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I had turned the entire house upside down in a futile attempt to find a glue bottle to seal the envelope which harbored rakhis for my brother. I was already late in posting them and had almost lost my mind carrying out the frantic search. My elder daughter who is a little over seven years came running with a glue tube from her school bag and I finally closed the envelope and kept it on the dining table so that my hubby could post it the next morning on his way to office.
Let me refer to my elder one as “A” and younger one as “M”. Although “A” is completely aware of what raksha bandhan is as she has been watching me post rakhis every year and has also been a part of rakhi celebration in her school, still she has this incessant habit of questioning almost whatever she sees and whatever I do. So, here she was again ushering a whole bunch of questions at me.
“A”- Mommy, what are you doing?
Me- I am sending rakhis to my brother.
“A”- Why are you doing that?
Me- So that he can tie them on his wrists.
“A”- Why will mamoo( is what she calls him) tie them on his wrists?
Me- He is my brother and he promises to be with me in every situation. Rakhi is just a way of showing that he will always take care of me.
“A”- Oh! Ok mumma, but when he visited us last time you were taking care of him so he should also send you a rakhi.
Me- Yes, I also take care of him but he doesn’t send me a rakhi because since our childhood I have been tying rakhi to him.
“A”- Oh, so you mean that basically both of you take care of each other but it is only you who sends him a rakhi. Doesn’t sound fair ma!
Me- Yes you are right. From next time, I will ask him to send me a rakhi too.
“A”- Mumma, have you bought rakhis for my cousin brothers too.
Me- Yes, I have.
“A”- Mumma, I want two extra rakhis.
Me- Why do you want two extra ones?
“A”- One that I will tie to “M” and the other “M” will tie to me.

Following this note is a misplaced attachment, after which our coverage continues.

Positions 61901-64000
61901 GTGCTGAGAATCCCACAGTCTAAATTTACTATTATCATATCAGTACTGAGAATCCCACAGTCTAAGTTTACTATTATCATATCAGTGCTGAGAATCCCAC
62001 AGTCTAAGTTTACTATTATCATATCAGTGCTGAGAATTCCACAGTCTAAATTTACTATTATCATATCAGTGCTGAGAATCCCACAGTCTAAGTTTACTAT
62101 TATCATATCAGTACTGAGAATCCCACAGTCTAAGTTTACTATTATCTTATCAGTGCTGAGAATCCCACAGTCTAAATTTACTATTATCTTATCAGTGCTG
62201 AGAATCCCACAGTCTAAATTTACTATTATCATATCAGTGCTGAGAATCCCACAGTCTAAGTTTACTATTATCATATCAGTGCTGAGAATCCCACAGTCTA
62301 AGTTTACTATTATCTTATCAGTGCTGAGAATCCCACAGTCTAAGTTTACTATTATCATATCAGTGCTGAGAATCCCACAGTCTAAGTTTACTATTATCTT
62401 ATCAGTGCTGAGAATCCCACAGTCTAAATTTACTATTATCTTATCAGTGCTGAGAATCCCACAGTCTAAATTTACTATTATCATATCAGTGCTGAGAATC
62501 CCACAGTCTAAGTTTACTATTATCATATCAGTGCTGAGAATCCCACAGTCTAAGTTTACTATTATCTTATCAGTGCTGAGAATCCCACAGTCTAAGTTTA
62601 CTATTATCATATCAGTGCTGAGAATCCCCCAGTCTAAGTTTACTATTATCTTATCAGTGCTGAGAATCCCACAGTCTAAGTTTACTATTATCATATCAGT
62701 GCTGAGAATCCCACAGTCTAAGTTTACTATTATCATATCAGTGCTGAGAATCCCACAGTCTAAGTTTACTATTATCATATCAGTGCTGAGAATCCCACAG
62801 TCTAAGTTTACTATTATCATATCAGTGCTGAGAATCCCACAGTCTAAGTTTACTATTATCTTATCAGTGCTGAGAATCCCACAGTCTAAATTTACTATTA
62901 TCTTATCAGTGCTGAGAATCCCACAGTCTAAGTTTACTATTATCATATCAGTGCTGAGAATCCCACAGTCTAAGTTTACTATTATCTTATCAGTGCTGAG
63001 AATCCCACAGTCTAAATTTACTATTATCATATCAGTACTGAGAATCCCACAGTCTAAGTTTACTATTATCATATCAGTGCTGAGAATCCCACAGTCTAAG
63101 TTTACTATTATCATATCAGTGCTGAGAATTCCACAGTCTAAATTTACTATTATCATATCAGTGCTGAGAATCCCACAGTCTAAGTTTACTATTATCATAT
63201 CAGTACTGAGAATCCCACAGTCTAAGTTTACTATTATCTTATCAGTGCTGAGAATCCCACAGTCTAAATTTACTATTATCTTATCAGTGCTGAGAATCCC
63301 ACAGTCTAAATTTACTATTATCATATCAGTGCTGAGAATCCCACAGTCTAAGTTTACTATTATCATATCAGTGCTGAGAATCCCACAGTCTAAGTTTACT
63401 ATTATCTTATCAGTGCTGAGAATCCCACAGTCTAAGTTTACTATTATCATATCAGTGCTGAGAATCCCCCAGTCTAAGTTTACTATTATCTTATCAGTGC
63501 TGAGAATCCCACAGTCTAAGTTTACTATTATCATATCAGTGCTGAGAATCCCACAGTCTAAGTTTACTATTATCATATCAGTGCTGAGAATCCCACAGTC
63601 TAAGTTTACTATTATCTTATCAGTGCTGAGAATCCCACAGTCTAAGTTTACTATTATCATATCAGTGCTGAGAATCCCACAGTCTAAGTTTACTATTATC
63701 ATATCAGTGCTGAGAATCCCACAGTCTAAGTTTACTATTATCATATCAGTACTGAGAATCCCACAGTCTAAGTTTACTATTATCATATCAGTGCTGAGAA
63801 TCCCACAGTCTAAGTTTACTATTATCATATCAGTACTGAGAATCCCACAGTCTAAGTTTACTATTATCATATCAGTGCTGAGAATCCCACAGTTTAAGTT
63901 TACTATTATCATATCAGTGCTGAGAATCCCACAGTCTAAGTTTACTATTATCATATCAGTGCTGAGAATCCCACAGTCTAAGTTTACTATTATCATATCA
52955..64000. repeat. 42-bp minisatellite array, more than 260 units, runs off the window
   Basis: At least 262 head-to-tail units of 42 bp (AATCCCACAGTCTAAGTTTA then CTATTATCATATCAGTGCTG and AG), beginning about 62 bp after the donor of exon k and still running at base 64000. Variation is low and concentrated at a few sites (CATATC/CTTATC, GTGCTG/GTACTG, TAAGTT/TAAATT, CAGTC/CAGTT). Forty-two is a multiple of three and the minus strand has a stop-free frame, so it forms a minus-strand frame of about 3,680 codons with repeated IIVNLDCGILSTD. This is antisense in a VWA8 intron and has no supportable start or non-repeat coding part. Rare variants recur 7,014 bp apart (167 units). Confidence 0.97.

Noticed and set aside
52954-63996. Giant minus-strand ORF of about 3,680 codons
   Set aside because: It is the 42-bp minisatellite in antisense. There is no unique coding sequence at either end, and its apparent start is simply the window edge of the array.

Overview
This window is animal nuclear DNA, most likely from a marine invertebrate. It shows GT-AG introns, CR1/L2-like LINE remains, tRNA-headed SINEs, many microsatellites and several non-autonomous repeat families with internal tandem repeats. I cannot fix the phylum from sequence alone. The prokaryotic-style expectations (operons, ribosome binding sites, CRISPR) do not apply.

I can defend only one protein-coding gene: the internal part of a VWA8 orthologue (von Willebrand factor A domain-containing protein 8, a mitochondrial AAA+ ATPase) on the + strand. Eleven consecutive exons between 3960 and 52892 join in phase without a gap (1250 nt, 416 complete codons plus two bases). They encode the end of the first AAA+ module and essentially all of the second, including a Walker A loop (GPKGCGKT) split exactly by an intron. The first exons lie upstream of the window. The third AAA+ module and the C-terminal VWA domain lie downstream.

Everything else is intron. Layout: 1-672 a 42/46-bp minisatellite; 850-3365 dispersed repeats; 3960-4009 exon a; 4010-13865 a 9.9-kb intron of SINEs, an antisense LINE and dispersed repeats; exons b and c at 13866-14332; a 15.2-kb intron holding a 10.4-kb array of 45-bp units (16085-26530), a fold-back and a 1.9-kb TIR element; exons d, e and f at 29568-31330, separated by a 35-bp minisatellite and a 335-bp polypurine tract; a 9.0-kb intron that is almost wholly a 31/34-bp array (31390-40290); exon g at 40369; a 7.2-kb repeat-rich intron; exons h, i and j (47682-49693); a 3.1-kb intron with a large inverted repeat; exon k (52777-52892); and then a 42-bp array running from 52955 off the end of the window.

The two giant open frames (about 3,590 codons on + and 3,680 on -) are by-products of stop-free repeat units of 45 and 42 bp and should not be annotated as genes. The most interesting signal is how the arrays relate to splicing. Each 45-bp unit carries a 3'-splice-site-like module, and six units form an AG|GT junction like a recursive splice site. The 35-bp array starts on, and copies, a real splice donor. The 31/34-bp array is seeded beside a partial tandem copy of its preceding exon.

Me – Okay beta. How did this idea come to you?
“A” – Look mumma, we both sisters play with each other and share our things. I take care of “M” sometimes when you go to the grocery store. “M” always asks about me when she wakes up. So, all this means that we care about each other so we can tie rakhis to each other. Last year “M” was too small, she didn’t talk or understand what I said but now that she is a little grown up and she understands what I say and I know that she loves me and I love her so we’ll tie rakhis. Simple as that mumma.
This conversation left me thinking about my childhood when we tied rakhis to our brothers while some of my friends who did not have brothers used to be so gloomy on this day. Festivals were synonymous with joy, celebration and gifts to us but the very same festivals were also the cause of sadness for some others. Just like most roles have been stereotyped since ages, even our festivals have been deeply rooted in gender stereotyping. Females are not supposed to perform most of the rituals as the society doesn’t consider them to fit the bill. Gone are the days when only the brothers vowed to take care of their sisters. Even sisters have been looking out for each other but they have never been acknowledged the way men have been. If a day is designated to celebrate sibling love then why not free it from the clutches of gender. If we are following an age old tradition wherein a sister ties a band to a brother and he promises to always take care of her, then it is high time we modify this tradition. I have two daughters and they will be with each other through thick and thin. They truly deserve to celebrate this festival with as equal fervor as others and if rakhi is synonymous with a promise of care and protection then they will always tie rakhis to each other.